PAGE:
Max’s Bear : Barbro Lindgren & Eva Eriksson

Max's BearMax’s Bear by Barbro Lindgren

My rating: 5 of 5 stars

The board book is an odd beast and one that it’s very easy to get wrong. They’re books that revel less in the text and more in the experience; of the pushing, the pulling, the chewing and the tasting. Board books are the books that teach you what reading is; that it happens in the crook of your mother’s arms, or at bedtime, and they teach you that this experience is good and that it is fun. They are the guidelines of the bookish world, robust and stubbornly built things that teach little ones about the world around them whilst also surviving that phase of interaction with said little one.

I love Max’s Bear; part of the Max series by Barbro Lindgren. I’ve reviewed Max’s Wagon beforehand, and Max’s Bear is a similarly glorious thing. So is Max’s Bath, by the way, and I would happily recommend a set of these being purchased as an early reading present. They are classy, classy books; rich too, in that quiet and subtle way, and a genuine delight. Sometimes board books can border on the edge of impracticality; clever paper folds and tricks that won’t last a moment, or garish and poorly constructed storytelling that’s done with very little skill. These books are lovely, lovely things.

Max’s Bear is a simple, clean story that is well told. Each double page has text on the left; a sentence on a simple white page (the longest in the book is six words), accompanied by a dreamy image on the right hand side. As ever with good picture books, the images give so, so much to long and leisurely investigation.

At the start of the book, Max is asleep. Upon being woken by his dog, Max produces his bear and starts to play with it. Underneath his bed, Max’s dog starts to chew on shoes in a contented distraction. The dog climbs into Max’s bed. Max throws the bear up in the air, and it lands in his potty. The dog realises that something’s gone wrong, gets off the bed and rescues the bear before bringing him back to Max. Happiness is restored.

It is lovely.

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Mango and Bambang : Polly Faber & Clara Vulliamy

Mango & Bambang: The Not-a-Pig (Mango & Bambang, #1)Mango & Bambang: The Not-a-Pig by Polly Faber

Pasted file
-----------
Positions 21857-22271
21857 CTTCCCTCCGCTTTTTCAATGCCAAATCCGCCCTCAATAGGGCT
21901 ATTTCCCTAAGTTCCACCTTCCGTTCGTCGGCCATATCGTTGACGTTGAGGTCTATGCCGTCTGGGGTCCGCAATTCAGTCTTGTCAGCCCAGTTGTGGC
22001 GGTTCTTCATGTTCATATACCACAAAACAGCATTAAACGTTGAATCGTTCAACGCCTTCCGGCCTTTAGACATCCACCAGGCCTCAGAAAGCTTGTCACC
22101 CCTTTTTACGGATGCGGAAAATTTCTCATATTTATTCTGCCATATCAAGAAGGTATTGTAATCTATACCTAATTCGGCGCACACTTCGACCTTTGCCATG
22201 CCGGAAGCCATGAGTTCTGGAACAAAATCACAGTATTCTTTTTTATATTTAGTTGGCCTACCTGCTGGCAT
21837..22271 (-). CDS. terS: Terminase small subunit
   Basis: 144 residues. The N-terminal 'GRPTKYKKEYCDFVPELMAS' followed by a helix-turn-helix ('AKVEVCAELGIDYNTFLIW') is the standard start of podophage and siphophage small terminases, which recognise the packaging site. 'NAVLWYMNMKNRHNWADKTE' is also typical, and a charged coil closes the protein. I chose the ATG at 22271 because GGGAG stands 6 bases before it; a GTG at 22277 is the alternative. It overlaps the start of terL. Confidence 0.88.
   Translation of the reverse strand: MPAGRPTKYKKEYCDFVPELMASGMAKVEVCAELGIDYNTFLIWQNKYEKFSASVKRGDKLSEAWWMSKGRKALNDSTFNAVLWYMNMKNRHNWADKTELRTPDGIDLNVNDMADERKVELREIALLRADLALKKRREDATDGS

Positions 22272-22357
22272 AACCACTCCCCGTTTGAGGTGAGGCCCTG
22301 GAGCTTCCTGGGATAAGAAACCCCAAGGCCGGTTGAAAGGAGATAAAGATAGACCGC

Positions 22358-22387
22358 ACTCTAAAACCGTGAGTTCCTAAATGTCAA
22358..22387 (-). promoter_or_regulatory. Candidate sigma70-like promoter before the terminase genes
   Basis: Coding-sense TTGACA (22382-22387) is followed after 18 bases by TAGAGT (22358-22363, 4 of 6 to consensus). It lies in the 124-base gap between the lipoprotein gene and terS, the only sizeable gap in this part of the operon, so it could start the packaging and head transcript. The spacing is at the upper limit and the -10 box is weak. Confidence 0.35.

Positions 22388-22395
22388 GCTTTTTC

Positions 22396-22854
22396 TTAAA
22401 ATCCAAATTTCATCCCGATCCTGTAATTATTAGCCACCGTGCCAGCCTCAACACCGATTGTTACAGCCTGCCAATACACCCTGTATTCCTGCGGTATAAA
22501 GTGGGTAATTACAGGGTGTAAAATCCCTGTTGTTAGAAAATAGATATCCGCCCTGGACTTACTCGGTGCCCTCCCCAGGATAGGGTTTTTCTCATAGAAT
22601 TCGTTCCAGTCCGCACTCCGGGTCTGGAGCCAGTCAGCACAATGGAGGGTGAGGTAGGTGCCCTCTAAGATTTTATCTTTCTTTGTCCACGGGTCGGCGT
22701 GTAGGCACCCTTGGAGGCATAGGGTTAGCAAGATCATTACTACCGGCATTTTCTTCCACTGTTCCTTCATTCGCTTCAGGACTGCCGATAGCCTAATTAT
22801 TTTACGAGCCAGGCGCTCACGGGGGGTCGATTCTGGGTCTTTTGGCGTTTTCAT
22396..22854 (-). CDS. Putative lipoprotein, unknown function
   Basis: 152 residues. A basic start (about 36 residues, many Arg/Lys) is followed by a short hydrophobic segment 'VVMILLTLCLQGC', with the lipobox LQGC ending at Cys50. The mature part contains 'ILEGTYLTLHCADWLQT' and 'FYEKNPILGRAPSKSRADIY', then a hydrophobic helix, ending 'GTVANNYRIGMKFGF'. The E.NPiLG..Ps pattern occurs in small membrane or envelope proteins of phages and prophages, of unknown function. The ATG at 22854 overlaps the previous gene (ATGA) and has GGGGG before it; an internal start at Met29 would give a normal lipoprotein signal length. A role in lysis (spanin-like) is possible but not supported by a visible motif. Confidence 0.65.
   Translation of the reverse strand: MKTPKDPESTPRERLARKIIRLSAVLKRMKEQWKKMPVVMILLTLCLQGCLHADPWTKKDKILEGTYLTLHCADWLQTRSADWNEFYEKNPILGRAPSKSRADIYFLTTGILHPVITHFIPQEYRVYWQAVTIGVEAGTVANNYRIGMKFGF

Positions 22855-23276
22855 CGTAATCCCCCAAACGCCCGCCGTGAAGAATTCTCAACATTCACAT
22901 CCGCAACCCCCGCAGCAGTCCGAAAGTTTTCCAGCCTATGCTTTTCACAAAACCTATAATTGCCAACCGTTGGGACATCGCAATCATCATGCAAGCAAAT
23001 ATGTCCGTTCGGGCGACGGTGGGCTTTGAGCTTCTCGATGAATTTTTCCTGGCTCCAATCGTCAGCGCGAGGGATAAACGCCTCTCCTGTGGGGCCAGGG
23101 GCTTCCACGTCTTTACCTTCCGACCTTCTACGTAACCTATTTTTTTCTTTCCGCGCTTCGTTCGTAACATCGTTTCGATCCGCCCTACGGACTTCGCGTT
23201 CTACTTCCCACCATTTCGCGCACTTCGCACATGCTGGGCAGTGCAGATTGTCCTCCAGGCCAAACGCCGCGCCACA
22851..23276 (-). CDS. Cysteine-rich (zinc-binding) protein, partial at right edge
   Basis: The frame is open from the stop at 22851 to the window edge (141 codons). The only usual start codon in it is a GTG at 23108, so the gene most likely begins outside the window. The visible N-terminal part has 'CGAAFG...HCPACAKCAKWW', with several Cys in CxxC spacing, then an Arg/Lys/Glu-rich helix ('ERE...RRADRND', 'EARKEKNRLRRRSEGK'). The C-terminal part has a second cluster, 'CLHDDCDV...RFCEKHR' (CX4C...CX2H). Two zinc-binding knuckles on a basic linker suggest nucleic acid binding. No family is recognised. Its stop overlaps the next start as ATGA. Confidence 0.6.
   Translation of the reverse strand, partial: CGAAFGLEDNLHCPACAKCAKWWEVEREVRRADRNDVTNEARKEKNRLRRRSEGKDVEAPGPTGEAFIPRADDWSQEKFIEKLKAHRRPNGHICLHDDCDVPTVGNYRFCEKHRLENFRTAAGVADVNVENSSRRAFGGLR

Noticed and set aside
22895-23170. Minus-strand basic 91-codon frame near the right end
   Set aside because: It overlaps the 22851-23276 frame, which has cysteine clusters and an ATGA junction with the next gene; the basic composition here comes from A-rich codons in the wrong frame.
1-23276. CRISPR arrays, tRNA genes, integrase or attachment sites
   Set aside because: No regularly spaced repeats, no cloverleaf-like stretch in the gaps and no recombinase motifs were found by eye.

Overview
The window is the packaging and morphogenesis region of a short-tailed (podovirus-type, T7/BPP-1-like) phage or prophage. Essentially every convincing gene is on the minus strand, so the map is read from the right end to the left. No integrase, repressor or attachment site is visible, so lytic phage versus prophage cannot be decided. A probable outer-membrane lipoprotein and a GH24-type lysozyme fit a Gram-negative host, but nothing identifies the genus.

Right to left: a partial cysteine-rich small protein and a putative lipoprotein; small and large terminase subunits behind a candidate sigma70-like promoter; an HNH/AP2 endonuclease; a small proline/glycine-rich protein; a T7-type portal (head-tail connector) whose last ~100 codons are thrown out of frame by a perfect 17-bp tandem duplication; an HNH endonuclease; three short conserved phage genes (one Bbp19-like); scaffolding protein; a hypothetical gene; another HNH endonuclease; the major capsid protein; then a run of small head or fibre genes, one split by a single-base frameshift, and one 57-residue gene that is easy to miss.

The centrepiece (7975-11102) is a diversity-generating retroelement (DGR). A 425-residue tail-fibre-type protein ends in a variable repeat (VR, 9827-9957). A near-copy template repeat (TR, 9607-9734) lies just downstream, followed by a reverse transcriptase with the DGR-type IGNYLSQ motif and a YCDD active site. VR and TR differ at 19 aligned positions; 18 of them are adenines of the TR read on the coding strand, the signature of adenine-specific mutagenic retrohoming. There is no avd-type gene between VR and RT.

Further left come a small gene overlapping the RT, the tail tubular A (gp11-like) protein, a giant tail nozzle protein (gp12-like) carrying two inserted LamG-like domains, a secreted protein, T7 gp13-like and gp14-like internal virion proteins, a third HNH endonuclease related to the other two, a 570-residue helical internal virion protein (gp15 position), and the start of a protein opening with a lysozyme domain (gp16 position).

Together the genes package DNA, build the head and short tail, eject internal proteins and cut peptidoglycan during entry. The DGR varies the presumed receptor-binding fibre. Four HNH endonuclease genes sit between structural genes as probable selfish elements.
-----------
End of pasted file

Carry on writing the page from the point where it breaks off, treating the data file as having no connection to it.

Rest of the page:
My rating: 5 of 5 stars

I’ve never been the timeliest of book bloggers.

A part of that stems from the books that I love; those richly layered books that speak of a classical sensibility and timeless potency, and those books about girls at boarding schools in Austria. I read books from 1901 alongside those from 2015, and I love to find the dialogues between them. The ties of literature. The golden ties of British children’s literature. The building blocks of our national literary voice.

I heard about Mango and Bambang a long time ago and I was thrilled. Intensely, madly, because I was lucky enough to know both Polly Faber and Clara Vulliamy online and I was, and am, a fan of their work. Vulliamy’s work is something I have blogged about before, for her art is nuanced and clever, subtle and generous, a frank delight in every page. Rich, too, with the layered detail present in them, and that clever, clever eye towards the reader. Always. A consciousness of the view and artwork that revels in such. I love her work, truly. In Mango and Bambang, Vulliamy illustrates four deliciously sized stories from Polly Faber, a blogger who I’ve similarly admired for a while. Faber’s generous and lovely and rich writing is a delight.

And so, to this book, which I was both gleeful over and mildly terrified, because I wondered in that British way of always seeing the best in things : what if I didn’t like it?

But I did.

Oh reader, how I did. How to begin to describe this package of utter loveliness, of a charming and warmly detailed friendship between a lonely girl and a tapir? Mango and Bambang is ferociously eccentric, rather brilliantly so, but through that eccentricity carves itself a space that makes me think of E Nesbit and Dodie Smith, and I love that. I love that little tingle on the back of my spine that makes me think of golden age authors, because then I know that I like this book. I like it a lot.

I like the honesty of Faber’s writing; the sympathetic, warm, honesty of it. The introduction of Mango, talks about her being busy because “being busy was important, living in a very busy city, full of other busy people being good at things / Because otherwise Mango might have been a little bit lonely”. Listen to that. Say it out loud. Books live in the mind but they also live in the voice, in that little stuttering sliding truth at the end of that quote. Truth says itself, and oh Faber gets that. She also gets the rich delicious humour at the heart of any friendship between a girl and a tapir: “Mango and Bambang hid, not terribly successfully, behind a lamppost”

The dialogue between text and image is wonderful; exuberant in some points, where Mango barks orders at the frenetic cityscape, and poignant at others, intensely so, when Mango stands in spotlighted isolation and the words are almost pushed off page because there isn’t enough space for them: “She looked / smaller than / usual on / her own / under the / lights.” It’s small stuff, but God, it’s clever.